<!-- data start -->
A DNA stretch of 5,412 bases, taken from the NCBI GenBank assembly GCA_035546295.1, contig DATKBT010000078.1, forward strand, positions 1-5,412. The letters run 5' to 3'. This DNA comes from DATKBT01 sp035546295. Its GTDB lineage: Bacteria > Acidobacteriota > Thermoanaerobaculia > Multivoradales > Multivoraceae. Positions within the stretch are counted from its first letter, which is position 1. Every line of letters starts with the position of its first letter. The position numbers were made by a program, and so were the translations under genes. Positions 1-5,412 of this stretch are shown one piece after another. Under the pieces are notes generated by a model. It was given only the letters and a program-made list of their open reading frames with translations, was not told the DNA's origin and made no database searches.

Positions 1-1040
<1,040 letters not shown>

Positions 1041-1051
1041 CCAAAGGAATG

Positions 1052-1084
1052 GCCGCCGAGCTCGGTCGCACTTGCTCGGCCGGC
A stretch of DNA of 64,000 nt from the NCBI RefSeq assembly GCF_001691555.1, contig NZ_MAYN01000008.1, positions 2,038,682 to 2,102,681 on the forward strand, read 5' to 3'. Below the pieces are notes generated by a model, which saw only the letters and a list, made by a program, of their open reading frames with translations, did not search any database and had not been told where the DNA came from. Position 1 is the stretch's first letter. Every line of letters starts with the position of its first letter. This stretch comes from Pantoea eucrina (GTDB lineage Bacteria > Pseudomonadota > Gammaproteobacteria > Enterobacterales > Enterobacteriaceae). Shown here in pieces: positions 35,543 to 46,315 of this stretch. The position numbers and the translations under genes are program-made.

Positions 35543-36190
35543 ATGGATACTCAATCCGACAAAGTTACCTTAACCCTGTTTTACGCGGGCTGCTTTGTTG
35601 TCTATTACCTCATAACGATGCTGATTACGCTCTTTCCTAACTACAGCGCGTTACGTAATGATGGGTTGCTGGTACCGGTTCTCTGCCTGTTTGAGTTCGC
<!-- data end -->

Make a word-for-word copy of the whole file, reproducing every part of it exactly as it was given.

A DNA stretch of 5,412 bases, taken from the NCBI GenBank assembly GCA_035546295.1, contig DATKBT010000078.1, forward strand, positions 1-5,412. The letters run 5' to 3'. This DNA comes from DATKBT01 sp035546295. Its GTDB lineage: Bacteria > Acidobacteriota > Thermoanaerobaculia > Multivoradales > Multivoraceae. Positions within the stretch are counted from its first letter, which is position 1. Every line of letters starts with the position of its first letter. The position numbers were made by a program, and so were the translations under genes. Positions 1-5,412 of this stretch are shown one piece after another. Under the pieces are notes generated by a model. It was given only the letters and a program-made list of their open reading frames with translations, was not told the DNA's origin and made no database searches.

Positions 1-1040
<1,040 letters not shown>

Positions 1041-1051
1041 CCAAAGGAATG

Positions 1052-1084
1052 GCCGCCGAGCTCGGTCGCACTTGCTCGGCCGGC
A stretch of DNA of 64,000 nt from the NCBI RefSeq assembly GCF_001691555.1, contig NZ_MAYN01000008.1, positions 2,038,682 to 2,102,681 on the forward strand, read 5' to 3'. Below the pieces are notes generated by a model, which saw only the letters and a list, made by a program, of their open reading frames with translations, did not search any database and had not been told where the DNA came from. Position 1 is the stretch's first letter. Every line of letters starts with the position of its first letter. This stretch comes from Pantoea eucrina (GTDB lineage Bacteria > Pseudomonadota > Gammaproteobacteria > Enterobacterales > Enterobacteriaceae). Shown here in pieces: positions 35,543 to 46,315 of this stretch. The position numbers and the translations under genes are program-made.

Positions 35543-36190
35543 ATGGATACTCAATCCGACAAAGTTACCTTAACCCTGTTTTACGCGGGCTGCTTTGTTG
35601 TCTATTACCTCATAACGATGCTGATTACGCTCTTTCCTAACTACAGCGCGTTACGTAATGATGGGTTGCTGGTACCGGTTCTCTGCCTGTTTGAGTTCGC